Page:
Alan Turing Featured on New British £50 Note

Turing played a pivotal role in the development of early computers

Alan Mathison Turing, the father of theoretical computer science and artificial intelligence, is being honoured with his portrait on the new £50 note in the UK. It is coming out on June 23rd, what would have been Turing’s 93rd birthday.

Turing’s groundbreaking work code-breaking at Bletchley Park is thought to have brought WWII to an end four years early and saved the lives of an estimated 14 to 21 million. Turing was also a gay man who, in 1952, was put on trial in the UK for his homosexuality, then described as “acts of gross indecency”. He was convicted and sentenced to chemical castration.  His conviction meant he lost his security clearance and was forced to stop work at Bletchley Park.

In 1954, at the age of 41, Turing was found dead in his home from cyanide poisoning. An inquiry concluded it was suicide, though some historians suggest that it may have been accidental through careless storage of chemicals. He was never celebrated for his work during his lifetime because of the Official Secrets Acts which meant he could not talk about his work.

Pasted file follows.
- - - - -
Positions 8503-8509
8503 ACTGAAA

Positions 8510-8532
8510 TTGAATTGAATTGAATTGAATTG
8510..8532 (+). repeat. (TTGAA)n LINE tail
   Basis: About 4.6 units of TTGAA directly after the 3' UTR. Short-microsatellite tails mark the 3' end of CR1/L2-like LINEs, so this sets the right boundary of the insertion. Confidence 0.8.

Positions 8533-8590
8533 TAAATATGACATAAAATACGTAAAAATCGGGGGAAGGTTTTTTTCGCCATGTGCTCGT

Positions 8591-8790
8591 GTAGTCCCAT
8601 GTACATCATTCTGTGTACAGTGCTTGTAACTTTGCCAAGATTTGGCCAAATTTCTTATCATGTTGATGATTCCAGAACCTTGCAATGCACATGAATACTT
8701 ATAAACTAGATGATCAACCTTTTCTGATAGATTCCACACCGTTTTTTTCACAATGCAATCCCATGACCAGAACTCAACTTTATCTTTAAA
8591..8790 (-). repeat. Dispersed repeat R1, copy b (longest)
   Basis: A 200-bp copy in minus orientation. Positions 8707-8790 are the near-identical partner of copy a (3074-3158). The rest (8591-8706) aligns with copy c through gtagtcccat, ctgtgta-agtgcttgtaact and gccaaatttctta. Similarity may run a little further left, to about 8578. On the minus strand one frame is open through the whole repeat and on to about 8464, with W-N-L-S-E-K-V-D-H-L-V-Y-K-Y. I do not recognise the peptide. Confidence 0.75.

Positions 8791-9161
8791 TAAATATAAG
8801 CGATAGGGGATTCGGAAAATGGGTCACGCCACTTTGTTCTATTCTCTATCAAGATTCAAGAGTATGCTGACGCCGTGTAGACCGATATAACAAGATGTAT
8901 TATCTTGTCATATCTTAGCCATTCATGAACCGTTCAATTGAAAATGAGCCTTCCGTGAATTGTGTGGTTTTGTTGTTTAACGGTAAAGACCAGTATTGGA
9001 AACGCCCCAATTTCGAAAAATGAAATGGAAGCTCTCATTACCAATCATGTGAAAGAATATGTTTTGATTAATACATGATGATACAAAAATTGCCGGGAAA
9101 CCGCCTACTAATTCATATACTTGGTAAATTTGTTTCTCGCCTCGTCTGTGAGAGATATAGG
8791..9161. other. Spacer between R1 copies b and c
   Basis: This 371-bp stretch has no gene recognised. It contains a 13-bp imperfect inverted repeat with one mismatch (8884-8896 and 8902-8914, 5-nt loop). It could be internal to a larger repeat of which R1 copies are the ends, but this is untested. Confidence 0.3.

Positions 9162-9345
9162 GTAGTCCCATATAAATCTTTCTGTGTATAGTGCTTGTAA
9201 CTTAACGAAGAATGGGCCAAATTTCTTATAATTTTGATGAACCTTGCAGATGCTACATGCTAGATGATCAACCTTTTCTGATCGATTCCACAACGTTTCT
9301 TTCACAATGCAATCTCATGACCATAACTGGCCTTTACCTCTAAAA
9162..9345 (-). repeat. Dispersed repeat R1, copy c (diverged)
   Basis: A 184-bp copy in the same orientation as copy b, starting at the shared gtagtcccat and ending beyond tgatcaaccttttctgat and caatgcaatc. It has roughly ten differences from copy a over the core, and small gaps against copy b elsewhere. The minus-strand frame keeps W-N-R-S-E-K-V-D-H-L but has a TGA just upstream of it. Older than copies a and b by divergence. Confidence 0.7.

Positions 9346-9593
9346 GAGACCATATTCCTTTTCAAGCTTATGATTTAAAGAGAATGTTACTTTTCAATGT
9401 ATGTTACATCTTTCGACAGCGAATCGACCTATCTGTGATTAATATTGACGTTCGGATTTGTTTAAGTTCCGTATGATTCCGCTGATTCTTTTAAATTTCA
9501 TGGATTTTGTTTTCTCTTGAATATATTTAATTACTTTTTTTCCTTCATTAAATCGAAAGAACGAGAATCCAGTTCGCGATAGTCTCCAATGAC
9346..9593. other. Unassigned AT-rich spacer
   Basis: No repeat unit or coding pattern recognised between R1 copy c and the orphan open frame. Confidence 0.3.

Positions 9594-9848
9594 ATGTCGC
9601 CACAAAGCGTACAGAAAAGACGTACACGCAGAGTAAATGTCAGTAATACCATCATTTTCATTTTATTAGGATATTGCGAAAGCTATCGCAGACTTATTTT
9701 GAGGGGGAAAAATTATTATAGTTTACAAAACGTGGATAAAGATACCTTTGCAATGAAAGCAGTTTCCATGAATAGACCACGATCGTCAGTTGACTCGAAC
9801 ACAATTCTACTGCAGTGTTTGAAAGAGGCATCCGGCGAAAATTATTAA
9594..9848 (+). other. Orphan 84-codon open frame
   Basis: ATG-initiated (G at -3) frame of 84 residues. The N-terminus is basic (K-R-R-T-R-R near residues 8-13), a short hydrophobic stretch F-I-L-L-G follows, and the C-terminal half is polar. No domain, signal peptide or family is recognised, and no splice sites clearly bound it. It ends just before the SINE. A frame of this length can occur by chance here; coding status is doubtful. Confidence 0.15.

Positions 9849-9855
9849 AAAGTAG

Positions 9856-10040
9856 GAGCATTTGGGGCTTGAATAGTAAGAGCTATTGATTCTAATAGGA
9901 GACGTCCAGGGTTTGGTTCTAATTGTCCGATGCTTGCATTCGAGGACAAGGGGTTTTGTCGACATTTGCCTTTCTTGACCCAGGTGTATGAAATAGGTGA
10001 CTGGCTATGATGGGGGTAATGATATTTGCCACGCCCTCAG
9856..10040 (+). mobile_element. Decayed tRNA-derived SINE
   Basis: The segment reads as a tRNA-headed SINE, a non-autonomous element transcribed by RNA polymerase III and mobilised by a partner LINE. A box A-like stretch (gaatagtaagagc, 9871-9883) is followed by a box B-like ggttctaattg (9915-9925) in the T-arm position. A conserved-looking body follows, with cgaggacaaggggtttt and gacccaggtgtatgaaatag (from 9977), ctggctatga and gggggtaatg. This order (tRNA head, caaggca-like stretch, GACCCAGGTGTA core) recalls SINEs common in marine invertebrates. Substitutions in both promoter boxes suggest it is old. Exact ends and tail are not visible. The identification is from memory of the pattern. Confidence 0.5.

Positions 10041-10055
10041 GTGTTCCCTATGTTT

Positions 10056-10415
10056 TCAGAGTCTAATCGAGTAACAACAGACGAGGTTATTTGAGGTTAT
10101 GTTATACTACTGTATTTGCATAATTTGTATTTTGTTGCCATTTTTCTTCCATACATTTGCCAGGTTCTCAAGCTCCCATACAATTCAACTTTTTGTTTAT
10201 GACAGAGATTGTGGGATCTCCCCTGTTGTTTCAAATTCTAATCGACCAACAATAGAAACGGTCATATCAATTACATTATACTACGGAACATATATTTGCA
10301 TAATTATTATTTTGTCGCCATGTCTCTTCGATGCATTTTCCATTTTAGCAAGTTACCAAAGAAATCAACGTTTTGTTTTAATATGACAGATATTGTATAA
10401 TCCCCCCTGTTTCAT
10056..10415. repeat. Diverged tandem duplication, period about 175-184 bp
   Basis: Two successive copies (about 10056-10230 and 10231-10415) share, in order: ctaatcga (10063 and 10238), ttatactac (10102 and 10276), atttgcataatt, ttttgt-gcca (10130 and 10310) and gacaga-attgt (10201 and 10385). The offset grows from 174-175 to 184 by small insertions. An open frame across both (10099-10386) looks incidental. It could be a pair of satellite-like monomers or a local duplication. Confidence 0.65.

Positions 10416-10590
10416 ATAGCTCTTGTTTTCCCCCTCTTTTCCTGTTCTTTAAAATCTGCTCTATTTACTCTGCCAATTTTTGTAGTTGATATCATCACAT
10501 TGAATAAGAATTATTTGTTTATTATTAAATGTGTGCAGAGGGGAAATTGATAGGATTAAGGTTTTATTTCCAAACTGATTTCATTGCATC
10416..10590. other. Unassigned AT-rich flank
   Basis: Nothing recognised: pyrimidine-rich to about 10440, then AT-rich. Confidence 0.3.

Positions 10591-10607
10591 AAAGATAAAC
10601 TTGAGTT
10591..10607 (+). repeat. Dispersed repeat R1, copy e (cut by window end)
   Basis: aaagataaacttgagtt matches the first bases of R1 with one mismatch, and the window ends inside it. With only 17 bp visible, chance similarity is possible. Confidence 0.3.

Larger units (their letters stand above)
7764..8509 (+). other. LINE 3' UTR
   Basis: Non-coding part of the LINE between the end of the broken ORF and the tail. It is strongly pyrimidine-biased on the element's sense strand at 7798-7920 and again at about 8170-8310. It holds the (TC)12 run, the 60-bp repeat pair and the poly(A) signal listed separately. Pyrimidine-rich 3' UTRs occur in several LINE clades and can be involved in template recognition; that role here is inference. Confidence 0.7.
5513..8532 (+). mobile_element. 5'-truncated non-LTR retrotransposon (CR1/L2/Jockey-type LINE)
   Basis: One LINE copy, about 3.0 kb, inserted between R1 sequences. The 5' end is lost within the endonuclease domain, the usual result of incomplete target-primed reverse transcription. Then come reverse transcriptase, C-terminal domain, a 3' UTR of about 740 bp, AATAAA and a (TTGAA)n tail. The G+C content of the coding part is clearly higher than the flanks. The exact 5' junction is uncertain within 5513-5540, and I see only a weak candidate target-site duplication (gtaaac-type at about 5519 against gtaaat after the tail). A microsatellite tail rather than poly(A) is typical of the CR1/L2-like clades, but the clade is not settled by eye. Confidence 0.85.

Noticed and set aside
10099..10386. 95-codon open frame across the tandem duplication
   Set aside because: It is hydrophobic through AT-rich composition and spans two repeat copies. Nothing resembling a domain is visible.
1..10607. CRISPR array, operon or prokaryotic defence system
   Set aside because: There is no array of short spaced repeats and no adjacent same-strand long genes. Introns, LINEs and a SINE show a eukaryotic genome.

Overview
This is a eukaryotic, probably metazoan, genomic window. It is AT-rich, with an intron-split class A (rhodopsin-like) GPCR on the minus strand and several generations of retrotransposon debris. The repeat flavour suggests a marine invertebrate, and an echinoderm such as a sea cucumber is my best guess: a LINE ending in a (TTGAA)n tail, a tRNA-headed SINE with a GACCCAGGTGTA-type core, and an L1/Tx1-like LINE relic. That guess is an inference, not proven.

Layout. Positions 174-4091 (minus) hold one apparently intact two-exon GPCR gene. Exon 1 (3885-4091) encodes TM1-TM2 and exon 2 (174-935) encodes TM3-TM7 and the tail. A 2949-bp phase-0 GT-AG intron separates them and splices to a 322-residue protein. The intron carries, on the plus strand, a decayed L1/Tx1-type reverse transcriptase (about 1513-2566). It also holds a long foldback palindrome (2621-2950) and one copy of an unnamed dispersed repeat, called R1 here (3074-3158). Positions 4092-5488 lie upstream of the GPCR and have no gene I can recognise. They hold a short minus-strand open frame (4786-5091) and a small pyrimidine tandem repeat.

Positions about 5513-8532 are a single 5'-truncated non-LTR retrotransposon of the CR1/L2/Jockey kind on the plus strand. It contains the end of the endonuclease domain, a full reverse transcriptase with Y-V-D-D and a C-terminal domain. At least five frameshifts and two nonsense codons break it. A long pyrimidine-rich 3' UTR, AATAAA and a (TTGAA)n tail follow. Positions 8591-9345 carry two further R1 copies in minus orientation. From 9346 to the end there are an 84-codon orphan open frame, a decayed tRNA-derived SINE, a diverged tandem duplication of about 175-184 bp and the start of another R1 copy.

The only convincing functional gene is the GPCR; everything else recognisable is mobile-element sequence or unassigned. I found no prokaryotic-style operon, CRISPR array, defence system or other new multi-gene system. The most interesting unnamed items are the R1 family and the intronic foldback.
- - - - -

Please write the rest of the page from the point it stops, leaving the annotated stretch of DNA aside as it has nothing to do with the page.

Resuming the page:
On 24 December 2013, Queen Elizabeth II signed a pardon for Turing’s conviction for “gross indecency”. A amnesty law was passed, informally known as the Alan Turing Law,  to pardon men who were cautioned or convicted under historical legislation that outlawed homosexual acts in England and Wales. More than 49 000 people have been pardoned under this law.

New British £50 Note

The new has a portrait of Turing along with some other notable elements including images of:

  • A matrix table and mathematical formula
  • ACE (Automated Computing Engine) Pilot Machine, one of the first designs for a stored-program computer
  • Binary code
  • Bombe technical drawings, a machine that could break the German Enigma code
  • Technical drawings from the ACE Progress Report.


  • A Quote from Turing given in an interview to The Times newspaper on 11 June 1949 “This is only a foretaste of what is to come and only the shadow of what is going to be”
  • Turing’s signature, taken from the visitor’s signature book on display at Bletchley Park Trust.



Image: Bank of England